This colorful, abstract painting only looks like something you could spend big bucks on -- it's actually a snap to make yourself with tempera paint, dish soap, and drinking straws. The best part? The size and color scheme are completely up to you.
A technique that combines watercolors and sponging yields a bold color-block effect on what were once plain white curtains. Gather them around the bed for a cozy effect, or hang them from the windows to let the sun shine through.
Looking for a simple DIY project with big impact? See how to make these pretty curtains to add a splash of color to your bedroom.
This color-blocked canvas requires only watercolors, a brush, and a steady hand. Dip the brush in water, then in the paint. Drag the brush from top to bottom without lifting it, and repeat with additional colors. Switch up the width of the brush for both skinny and stout stripes, or stick with a single size. The color scheme -- varied and vibrant or tame and tone-on-tone -- is completely up to you.
Dabbing a few different watercolor paints onto the bottom edge of a lampshade is a brilliant way to customize a lamp without a huge outlay of cash. We chose three analogous hues (blue, green, and yellow, which sit alongside each other on the color wheel) and blotted each one along the shade. Don't worry if the colors spread and run together -- the washy, watery quality is one thing we love most about these paints.
If you're planning any sort of party, put your painting prowess to work by crafting a custom runner for the buffet table. (Don't worry if your artistic skills are less than sharp -- this runner is simple enough for beginners.) We made this one out of cotton canvas, dabbing on watercolors in various shades of blue with a few streaks of red and yellow for contrast. This happy fusion of colors is sure to delight guests -- and as a bonus, it will hide any stains and spills from the party.
If you're lucky enough to know any artists (even pint-size ones), here's a simple but stunning way to keep beloved correspondence and paintings within easy view. Two twists of twine are clipped with postcards, notes, watercolors, and drawings, showcasing an array of papers of on a single wall. (You could even commission artwork of a particular color scheme from the kids if you'd like a carefully curated display.) They all differ in color scheme and style, but their handmade quality links them together for a striking showcase.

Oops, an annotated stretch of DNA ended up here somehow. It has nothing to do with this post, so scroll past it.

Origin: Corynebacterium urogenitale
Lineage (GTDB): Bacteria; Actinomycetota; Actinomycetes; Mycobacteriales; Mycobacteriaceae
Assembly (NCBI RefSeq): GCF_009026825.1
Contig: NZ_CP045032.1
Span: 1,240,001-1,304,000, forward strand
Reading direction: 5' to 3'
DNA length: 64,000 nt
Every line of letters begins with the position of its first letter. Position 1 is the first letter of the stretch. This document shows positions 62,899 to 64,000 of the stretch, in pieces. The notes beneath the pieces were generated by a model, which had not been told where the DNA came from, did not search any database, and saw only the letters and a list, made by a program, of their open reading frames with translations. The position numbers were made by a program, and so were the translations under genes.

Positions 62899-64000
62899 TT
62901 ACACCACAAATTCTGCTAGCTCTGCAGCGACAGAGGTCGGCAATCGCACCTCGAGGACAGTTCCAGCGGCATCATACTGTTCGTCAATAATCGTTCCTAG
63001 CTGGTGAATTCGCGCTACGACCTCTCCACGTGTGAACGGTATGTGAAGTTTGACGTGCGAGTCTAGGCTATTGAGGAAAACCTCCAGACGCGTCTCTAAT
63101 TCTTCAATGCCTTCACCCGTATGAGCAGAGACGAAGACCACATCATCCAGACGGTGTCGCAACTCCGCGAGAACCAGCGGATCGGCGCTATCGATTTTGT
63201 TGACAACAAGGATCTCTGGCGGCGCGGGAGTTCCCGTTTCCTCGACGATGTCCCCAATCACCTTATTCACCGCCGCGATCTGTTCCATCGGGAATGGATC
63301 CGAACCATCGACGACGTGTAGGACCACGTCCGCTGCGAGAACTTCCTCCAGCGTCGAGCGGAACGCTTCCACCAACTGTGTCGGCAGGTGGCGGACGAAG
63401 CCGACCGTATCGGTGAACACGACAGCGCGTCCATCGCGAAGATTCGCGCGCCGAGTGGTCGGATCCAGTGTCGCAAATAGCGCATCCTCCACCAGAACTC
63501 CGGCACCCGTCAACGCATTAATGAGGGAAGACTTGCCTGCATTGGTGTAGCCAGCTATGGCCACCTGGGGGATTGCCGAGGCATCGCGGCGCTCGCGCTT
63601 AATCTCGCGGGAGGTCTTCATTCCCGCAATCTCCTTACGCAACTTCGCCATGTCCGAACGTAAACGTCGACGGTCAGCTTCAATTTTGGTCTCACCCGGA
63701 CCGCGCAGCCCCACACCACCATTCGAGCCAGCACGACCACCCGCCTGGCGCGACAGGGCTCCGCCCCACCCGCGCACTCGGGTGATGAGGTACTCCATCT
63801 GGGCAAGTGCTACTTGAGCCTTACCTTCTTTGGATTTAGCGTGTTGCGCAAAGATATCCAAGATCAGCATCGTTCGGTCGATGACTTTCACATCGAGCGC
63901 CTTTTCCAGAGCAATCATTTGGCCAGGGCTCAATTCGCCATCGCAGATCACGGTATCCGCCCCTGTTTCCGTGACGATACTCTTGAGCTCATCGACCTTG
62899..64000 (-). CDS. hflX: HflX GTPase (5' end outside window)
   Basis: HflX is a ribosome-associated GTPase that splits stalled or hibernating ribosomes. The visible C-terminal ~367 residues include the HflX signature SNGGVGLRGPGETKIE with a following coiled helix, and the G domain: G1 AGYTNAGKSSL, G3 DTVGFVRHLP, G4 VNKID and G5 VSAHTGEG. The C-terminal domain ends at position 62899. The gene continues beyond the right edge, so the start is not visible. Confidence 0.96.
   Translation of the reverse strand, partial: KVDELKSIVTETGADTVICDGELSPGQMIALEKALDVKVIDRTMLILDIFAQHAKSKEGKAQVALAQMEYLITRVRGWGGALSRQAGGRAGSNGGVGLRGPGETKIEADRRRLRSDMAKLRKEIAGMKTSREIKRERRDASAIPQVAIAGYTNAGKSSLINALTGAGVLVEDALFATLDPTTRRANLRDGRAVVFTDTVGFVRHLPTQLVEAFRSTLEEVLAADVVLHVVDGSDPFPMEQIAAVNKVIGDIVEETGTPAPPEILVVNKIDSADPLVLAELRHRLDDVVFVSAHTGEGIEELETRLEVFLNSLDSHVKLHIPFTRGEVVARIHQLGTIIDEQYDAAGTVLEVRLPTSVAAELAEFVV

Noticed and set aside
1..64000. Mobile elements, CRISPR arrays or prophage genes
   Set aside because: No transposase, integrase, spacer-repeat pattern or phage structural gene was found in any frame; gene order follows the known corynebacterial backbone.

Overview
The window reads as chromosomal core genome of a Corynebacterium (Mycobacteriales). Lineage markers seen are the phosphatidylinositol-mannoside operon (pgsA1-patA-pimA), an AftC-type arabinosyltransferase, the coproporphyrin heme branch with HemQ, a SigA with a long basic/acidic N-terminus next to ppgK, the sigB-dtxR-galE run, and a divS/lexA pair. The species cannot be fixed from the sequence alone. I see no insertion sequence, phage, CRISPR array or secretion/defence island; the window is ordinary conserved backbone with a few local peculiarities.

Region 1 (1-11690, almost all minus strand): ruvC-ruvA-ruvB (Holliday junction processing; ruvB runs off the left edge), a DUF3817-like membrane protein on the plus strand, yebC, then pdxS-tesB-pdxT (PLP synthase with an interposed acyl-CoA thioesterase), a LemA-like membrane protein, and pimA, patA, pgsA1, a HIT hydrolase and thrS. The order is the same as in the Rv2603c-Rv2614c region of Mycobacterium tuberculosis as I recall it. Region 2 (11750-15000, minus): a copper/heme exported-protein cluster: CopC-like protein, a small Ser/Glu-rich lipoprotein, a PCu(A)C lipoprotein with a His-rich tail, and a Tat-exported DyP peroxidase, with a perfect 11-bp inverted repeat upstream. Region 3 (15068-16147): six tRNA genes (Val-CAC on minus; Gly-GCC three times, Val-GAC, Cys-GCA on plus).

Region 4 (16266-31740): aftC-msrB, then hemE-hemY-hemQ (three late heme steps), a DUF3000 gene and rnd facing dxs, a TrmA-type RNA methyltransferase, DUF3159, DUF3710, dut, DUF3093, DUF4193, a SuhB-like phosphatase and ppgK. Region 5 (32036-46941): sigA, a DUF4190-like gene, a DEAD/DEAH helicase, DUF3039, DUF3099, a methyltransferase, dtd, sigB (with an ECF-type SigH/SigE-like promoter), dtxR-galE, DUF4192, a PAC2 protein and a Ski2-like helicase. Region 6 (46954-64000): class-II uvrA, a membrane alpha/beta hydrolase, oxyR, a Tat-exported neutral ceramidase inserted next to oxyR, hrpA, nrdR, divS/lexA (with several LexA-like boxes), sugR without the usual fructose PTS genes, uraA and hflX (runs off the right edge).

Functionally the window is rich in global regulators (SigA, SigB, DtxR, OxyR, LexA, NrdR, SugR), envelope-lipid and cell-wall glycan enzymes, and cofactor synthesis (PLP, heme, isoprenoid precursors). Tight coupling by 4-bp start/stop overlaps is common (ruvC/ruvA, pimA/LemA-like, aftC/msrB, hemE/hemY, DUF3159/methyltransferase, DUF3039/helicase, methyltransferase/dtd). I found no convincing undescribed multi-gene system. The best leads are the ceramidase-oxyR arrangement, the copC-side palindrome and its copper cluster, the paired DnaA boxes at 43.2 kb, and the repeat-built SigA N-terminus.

DecoArt Ink Effects is a paint product that allows you to transfer a design of your own onto a fabric. Here, we whipped up a few happy, freehanded flowers, adding vertical strips of tape to the paper to give the scene a more abstract look. A hot iron transfers the finished design onto a pillow, napkin, or whatever fabric you choose.
Watercolor effects can work on a large surface, too -- like this bedroom wall. It rolls from pale to medium to deep turquoise, all within the span of several feet. This color wash is especially appealing for the depth it imparts without overwhelming a room with zany pattern or clashing colors.
Ombre is an age-old technique for dyeing fabric -- though lately it's caught on for hair and fingernail trends, too. Its signature appearance, where one color gradually blends into another, is subtle, stylish, and surprisingly easy to re-create at home. For this duvet, we chose a white, cotton duvet cover (cotton takes dye well) and two shades of liquid dye that we mixed for that just-right shade of blue.
For your next dinner party, welcome guests to the table with these adorable place markers. The bottom edge of a name card is daubed with blue and green watercolors to mimic waves or grass. (We love that when these paints dry, they pucker the paper.) Fancy script completes the handmade creations, and slits were sliced into birch rounds to hold the paper aloft.
Plain white vases (available on the cheap at discount stores or even for free with a bouquet of flowers) transform into custom creations with some strokes of glass paint diluted with paint thinner. Experiment with different viscosities of paint to achieve more opaque or more translucent designs, and don't be afraid of drips or runs -- that's all part of the personalized charm.